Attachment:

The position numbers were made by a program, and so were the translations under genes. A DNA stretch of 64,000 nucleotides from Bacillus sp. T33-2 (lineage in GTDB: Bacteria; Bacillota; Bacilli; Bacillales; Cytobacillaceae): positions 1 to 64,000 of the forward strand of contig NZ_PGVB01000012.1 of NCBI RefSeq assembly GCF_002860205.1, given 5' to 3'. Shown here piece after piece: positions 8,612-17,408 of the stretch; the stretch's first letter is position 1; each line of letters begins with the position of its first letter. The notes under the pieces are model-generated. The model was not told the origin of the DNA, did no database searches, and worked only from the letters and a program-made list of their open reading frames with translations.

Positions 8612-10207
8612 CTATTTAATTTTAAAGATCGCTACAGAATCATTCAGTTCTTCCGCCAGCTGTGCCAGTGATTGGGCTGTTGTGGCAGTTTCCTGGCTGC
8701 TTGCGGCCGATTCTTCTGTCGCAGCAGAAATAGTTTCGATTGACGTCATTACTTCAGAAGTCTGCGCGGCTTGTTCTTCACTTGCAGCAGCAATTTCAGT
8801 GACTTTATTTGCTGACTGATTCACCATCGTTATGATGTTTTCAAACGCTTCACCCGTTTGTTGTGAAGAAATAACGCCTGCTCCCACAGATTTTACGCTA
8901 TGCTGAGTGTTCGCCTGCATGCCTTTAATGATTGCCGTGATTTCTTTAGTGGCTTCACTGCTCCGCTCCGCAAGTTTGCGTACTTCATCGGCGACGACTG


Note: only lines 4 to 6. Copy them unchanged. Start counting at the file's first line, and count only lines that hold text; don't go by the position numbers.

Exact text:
8701 TTGCGGCCGATTCTTCTGTCGCAGCAGAAATAGTTTCGATTGACGTCATTACTTCAGAAGTCTGCGCGGCTTGTTCTTCACTTGCAGCAGCAATTTCAGT
8801 GACTTTATTTGCTGACTGATTCACCATCGTTATGATGTTTTCAAACGCTTCACCCGTTTGTTGTGAAGAAATAACGCCTGCTCCCACAGATTTTACGCTA
8901 TGCTGAGTGTTCGCCTGCATGCCTTTAATGATTGCCGTGATTTCTTTAGTGGCTTCACTGCTCCGCTCCGCAAGTTTGCGTACTTCATCGGCGACGACTG